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Reading The Riot Act

August 15th, 1997

Last week, I received some real hate mail. The man who sent it had seen the About-Face website, gotten all riled up and written me an email. I received it at work — at my day job — in the middle of the day. Any email on about- face.org that is addressed specifically to me is then forwarded to me at my work address.

Most days I get email like this: “Thank you, thank you, thank you, thank you, thank you, thank you, thank you, thank you, thank you, thank you! I haven’t seen the whole site yet, but I got so excited I had to send you a note!” And they go on like that. It’s very cool. They come from parents and teachers, usually.

The email I received last week really made my heart start pumping.

In the two years since I started the campaign, I have received only a handful of negative comments about it and in each case they were variations on the same: “Leave Thin People Alone.” Along with the complaints has been a unilateral misunderstanding of A) my point and B) my own size. I have to say I get a huge kick out of people stepping right into the “size issue” itself by assuming I’m a large woman. After all, only a bitter two-ton Nell would dare raise questions about public images of women, right?

Two years ago exactly, on the morning after a group of us postered San Francisco with my Kate Moss “Emaciation Stinks” poster, I was interviewed on KPIX-FM. The reporter interviewed me in my bathrobe, in my kitchen at 6:30 am. She left to call her report in as I listened to the show on my radio. The reporter read her report to the man and woman team that hosted the morning show, interjecting quotes from me from our taped conversation. I was absolutely amazed as the female host, Pat Thurston, said things like “it sounds like this Kathy Bruin is a little obsessed with Kate Moss.” “Are you saying she’s a lesbian?” asked her male cohort. “Well,” she said, with pronounced inflection, “I’m just saying that she seems a little preoccupied…” And as the reporter tried to deliver a more serious side to the story, Ms Thurston ended the segment with “well I think Kate Moss is beautiful and if you ask me, this Kathy Bruin is probably fat and ugly and jealous!”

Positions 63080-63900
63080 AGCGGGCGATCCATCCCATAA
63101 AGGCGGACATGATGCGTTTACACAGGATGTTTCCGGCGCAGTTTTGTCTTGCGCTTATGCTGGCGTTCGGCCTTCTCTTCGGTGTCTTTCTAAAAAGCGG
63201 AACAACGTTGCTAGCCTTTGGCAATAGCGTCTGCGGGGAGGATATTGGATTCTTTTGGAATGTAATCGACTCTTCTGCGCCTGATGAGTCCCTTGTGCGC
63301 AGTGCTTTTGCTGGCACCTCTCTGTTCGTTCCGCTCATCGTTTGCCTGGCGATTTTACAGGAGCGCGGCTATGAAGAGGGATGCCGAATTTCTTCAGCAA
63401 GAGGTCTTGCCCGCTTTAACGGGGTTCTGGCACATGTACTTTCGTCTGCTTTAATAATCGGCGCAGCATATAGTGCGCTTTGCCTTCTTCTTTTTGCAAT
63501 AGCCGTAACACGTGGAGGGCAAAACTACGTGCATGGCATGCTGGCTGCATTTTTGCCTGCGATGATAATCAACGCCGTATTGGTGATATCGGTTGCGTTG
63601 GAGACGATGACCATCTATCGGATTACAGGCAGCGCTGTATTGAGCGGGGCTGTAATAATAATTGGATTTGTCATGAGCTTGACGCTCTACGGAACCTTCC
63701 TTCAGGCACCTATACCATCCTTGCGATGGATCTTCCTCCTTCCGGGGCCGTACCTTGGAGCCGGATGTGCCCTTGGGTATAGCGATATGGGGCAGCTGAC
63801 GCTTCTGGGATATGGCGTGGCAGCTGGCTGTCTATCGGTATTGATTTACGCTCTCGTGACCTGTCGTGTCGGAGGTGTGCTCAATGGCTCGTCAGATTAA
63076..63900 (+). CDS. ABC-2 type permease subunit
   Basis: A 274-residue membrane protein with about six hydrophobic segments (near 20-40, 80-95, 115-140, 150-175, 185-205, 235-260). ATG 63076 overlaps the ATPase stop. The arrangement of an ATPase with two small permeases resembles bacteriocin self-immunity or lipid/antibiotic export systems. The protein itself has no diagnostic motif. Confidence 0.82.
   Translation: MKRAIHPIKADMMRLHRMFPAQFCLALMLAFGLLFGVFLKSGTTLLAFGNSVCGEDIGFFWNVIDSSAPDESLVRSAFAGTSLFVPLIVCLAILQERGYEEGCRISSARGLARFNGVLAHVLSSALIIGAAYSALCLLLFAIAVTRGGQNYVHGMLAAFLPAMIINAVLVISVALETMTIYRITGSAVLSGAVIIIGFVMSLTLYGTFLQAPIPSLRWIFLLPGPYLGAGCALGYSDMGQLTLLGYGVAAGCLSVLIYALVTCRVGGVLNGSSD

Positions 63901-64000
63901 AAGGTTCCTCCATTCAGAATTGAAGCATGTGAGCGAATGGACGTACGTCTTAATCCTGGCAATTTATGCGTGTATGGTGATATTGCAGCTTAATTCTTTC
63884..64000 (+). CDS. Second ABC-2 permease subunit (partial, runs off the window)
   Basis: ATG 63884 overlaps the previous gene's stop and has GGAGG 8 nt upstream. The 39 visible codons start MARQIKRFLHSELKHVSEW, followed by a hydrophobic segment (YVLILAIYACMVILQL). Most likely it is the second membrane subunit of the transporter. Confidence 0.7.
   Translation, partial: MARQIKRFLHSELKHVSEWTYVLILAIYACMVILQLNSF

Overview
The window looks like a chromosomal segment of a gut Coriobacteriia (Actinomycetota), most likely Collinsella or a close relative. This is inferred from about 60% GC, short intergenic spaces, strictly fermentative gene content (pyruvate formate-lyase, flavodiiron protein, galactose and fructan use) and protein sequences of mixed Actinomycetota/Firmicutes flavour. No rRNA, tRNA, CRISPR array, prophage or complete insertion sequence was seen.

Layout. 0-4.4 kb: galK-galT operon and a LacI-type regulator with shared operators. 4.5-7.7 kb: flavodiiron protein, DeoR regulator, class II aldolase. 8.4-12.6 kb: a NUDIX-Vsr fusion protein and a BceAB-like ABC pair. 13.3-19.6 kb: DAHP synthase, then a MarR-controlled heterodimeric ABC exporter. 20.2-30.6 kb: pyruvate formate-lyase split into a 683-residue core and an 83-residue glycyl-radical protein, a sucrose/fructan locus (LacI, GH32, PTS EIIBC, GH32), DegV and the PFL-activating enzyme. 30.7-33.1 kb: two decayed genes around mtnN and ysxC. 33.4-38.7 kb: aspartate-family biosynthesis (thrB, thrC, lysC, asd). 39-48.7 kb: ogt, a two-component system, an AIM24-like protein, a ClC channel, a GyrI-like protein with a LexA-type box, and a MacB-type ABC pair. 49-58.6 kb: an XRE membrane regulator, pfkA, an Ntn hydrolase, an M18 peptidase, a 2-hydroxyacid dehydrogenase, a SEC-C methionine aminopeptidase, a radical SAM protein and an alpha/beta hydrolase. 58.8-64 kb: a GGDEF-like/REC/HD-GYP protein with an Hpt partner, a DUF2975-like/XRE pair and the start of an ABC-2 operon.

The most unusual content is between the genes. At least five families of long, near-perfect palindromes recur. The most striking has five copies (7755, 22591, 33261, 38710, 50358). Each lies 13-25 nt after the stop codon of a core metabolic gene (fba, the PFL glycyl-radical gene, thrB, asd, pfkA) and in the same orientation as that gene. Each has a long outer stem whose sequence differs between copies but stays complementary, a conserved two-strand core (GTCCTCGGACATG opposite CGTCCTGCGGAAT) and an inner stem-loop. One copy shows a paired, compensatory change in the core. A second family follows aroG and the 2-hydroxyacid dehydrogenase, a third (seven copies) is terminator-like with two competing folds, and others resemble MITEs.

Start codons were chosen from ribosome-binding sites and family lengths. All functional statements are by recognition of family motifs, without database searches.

I couldn’t believe how this radio personality had actually illustrated the problem itself, and nicely too! She did what many, many people do which was to assume that how a woman looks dictates her views, and indeed determines whether others take her seriously or not. Amazing.

The angry email I received last week began: “Large Marge the Intolerant.” (All spelling errors are his.) “While I do not advocate anorexia as a fashion statement, I can’t help but think that I see a bit of insecurity and jealousy in your website..” Here we go, I thought. “Your attitudes and opinions are puritanical, non-progressive and oppressive. Your annomisity (sic) toward slight people is readily appearant (sic). Your website covers itself in the guise of foreward (sic) thinking tolerance and compassion, but is really a hate site to try and make large people feel better about themselves at the *expense* of those that do not carry around enough extra weight to blow the springs on a Caddilac (sic, sic, sic.)”